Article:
Film Nerd’s Choice: The World’s Fastest Indian
I have not seen this film in about five years, so I am not in a position to give it a full review like I have some of the others in this challenge. Given the context of this question however, The World’s Fastest Indian was for me th most obvious choice. I rarely watch films and relate characters to people I know, at least not directly… not beyond seeing some personality quirk as opposed to seeing an entire person. So for me, this film became the obvious choice.
For both myself and my parents, this film reminded us of my soon to be 96-year-old grandfather. He was a mechanic by trade, running three garages in his prime in the local area, and anyone working in this area today was likely to have apprenticed from him. His particular love was motorcycles (“They are not motorbikes!”). He has three classic motorcycles still locked in his shed, and as soon as this weekend he reacted violently to anyone moving them without his supervision (this was even when they were going to be moved for a party in hid honour).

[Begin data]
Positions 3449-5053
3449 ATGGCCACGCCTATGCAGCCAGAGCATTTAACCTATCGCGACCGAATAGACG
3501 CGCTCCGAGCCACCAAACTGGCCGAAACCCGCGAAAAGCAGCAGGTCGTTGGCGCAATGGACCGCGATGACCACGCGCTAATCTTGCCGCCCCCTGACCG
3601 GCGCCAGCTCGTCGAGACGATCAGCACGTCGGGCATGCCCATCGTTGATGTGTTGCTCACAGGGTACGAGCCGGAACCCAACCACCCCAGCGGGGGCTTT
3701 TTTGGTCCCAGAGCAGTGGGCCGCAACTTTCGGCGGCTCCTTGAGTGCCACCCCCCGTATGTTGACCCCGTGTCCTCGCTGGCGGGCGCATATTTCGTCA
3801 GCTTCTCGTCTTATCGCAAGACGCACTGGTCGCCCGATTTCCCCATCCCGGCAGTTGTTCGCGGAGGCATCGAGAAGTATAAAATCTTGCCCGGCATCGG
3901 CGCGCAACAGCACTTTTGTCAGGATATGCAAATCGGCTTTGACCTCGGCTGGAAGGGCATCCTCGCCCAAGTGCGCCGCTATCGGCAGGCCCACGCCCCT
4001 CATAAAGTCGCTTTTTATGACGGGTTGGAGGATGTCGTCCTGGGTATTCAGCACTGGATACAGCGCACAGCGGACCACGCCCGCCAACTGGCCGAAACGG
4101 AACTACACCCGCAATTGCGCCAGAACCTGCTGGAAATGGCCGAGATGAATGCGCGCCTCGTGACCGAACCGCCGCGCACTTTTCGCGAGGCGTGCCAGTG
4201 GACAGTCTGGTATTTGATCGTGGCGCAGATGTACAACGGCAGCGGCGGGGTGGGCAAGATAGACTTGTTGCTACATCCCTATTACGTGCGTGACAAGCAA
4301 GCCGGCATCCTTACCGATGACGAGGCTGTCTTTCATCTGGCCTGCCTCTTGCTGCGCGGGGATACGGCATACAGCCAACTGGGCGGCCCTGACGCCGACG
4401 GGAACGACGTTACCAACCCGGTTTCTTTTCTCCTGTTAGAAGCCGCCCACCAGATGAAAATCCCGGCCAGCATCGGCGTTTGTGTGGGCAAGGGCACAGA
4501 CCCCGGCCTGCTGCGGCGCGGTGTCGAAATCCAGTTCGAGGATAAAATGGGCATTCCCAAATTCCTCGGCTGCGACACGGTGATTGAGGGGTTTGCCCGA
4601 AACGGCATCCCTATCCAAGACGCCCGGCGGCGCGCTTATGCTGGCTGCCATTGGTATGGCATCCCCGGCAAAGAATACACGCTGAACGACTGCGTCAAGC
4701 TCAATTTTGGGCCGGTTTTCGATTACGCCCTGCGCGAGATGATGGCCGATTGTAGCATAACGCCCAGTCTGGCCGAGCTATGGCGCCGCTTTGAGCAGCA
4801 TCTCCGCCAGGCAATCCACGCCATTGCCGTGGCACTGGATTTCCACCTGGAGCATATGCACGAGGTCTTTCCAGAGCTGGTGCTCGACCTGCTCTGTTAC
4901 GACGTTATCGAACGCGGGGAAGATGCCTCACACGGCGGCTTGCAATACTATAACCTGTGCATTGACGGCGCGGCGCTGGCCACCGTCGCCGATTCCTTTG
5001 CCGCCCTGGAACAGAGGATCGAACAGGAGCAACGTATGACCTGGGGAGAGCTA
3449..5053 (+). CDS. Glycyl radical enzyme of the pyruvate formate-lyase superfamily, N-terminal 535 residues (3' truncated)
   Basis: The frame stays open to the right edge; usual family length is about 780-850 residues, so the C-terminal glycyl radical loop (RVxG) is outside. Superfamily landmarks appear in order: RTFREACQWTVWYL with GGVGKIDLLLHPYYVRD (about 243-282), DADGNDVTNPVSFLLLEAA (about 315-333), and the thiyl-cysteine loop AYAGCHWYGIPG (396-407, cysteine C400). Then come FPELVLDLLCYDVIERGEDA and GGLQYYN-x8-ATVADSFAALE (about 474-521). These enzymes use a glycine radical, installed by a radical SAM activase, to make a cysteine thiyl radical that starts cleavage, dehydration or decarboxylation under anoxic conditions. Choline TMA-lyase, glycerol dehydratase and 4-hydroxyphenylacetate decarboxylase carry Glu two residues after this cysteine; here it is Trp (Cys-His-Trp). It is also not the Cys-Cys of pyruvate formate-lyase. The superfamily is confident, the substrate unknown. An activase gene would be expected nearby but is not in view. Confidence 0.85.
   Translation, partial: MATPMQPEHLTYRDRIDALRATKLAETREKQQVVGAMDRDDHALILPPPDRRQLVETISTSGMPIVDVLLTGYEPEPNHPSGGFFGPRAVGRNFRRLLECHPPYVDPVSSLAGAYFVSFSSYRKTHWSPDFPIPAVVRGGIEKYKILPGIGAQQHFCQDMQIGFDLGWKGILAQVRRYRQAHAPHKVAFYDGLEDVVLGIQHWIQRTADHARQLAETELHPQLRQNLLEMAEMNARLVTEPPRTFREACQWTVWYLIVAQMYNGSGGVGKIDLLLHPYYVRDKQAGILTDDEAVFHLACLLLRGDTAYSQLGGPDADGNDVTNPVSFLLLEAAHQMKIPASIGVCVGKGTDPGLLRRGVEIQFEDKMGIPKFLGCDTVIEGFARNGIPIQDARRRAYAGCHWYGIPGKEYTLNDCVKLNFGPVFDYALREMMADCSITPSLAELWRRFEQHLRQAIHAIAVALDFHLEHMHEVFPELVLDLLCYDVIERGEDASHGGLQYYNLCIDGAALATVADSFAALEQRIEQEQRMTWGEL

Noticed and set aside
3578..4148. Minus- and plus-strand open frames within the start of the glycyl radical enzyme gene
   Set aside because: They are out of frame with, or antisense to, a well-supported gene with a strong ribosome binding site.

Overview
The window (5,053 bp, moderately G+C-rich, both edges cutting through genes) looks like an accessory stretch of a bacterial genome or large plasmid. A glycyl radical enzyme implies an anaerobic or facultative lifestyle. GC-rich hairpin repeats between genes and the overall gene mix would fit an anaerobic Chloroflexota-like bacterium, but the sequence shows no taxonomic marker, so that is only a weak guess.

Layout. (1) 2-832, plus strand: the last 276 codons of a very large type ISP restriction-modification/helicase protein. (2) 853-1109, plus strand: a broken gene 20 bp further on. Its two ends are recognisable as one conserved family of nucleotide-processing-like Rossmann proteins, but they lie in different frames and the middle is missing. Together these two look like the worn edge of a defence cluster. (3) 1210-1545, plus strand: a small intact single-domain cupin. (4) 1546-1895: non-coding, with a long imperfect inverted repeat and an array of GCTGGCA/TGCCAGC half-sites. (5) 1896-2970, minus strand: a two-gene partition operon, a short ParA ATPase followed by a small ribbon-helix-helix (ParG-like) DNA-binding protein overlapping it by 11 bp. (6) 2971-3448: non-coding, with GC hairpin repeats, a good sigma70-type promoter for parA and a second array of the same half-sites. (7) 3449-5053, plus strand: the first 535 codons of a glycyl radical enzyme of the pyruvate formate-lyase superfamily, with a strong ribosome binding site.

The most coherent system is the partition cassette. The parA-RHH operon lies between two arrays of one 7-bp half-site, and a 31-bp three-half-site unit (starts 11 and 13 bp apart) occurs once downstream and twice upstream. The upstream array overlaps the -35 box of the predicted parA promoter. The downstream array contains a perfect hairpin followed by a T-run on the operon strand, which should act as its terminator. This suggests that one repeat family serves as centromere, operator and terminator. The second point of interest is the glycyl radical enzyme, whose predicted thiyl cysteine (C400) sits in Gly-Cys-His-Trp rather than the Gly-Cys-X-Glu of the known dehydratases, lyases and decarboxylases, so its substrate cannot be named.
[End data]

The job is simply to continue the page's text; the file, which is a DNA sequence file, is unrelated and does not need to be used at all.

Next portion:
So I watched this film, which is the true story of Burt Munro, a New Zealander who had a dream of breaking the world record for fastest speed of a vehicle on land, with a motorcycle he had tinkered with for years. Anthony Hopkins, one of the inarguably true greats of cinema, took on this role, even taking on the Kiwi accent. Okay, there were times that it slipped, but overall his effort at mastering the accent was quite commendable. He plays Munro as the true unassuming mechanic type, chucking out local slang with ease (also like my grandfather). The film truly finds further feet when he goes to the US to finally complete, featuring some gold moments of culture clash. Something that has remained in my memory from this section of the film was Munro’s first interactions with a transvestite. What makes these moments shine is that he will call a spade a bloody shovel, but he is not quick to judge, and accepts the people he meets on his merits.
Whether this film will have the same impact for someone else as it did for me, I think is entirely plausible, if not to the same level. No matter what else is said about this film however, it is for me the film where Anthony Hopkins plays my own grandfather.